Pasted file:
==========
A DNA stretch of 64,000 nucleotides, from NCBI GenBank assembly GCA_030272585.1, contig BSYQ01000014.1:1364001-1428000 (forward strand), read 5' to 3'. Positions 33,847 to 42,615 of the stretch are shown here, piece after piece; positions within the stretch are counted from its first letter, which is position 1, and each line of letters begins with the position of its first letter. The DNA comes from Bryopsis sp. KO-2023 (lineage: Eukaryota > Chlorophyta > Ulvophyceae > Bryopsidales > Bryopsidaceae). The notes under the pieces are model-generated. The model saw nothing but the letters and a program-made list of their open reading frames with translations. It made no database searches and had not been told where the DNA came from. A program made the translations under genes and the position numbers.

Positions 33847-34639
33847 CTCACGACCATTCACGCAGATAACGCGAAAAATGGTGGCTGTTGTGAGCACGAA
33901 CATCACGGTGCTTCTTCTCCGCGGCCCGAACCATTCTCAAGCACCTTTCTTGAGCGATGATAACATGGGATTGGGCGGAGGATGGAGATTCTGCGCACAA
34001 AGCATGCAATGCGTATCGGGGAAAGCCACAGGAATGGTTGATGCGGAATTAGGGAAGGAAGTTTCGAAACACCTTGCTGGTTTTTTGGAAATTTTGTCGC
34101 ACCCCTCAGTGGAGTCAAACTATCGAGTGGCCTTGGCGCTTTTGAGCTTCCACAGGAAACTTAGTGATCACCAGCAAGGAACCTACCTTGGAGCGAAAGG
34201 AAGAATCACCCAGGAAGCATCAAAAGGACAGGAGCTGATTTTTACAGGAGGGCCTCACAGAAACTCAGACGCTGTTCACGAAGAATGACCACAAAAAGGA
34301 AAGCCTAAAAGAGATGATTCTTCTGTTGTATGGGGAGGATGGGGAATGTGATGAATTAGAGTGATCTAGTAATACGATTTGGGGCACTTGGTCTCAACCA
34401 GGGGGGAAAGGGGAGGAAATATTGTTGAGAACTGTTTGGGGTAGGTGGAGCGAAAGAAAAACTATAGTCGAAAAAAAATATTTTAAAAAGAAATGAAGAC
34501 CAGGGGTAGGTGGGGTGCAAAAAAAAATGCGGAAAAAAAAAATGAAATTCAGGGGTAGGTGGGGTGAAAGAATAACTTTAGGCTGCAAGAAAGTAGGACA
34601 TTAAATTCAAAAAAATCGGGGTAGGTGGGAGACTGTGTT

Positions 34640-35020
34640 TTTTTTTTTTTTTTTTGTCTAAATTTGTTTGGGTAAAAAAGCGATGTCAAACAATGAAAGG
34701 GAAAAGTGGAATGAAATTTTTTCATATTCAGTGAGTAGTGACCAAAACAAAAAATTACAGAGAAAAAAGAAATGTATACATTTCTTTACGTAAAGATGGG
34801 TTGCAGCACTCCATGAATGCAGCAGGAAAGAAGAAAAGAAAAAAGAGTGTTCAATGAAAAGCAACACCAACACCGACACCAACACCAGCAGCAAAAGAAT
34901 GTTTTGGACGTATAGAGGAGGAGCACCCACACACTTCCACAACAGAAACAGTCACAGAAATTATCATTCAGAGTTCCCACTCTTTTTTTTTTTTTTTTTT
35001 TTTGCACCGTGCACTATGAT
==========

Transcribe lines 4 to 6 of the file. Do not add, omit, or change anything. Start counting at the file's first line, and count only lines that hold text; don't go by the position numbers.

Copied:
33901 CATCACGGTGCTTCTTCTCCGCGGCCCGAACCATTCTCAAGCACCTTTCTTGAGCGATGATAACATGGGATTGGGCGGAGGATGGAGATTCTGCGCACAA
34001 AGCATGCAATGCGTATCGGGGAAAGCCACAGGAATGGTTGATGCGGAATTAGGGAAGGAAGTTTCGAAACACCTTGCTGGTTTTTTGGAAATTTTGTCGC
34101 ACCCCTCAGTGGAGTCAAACTATCGAGTGGCCTTGGCGCTTTTGAGCTTCCACAGGAAACTTAGTGATCACCAGCAAGGAACCTACCTTGGAGCGAAAGG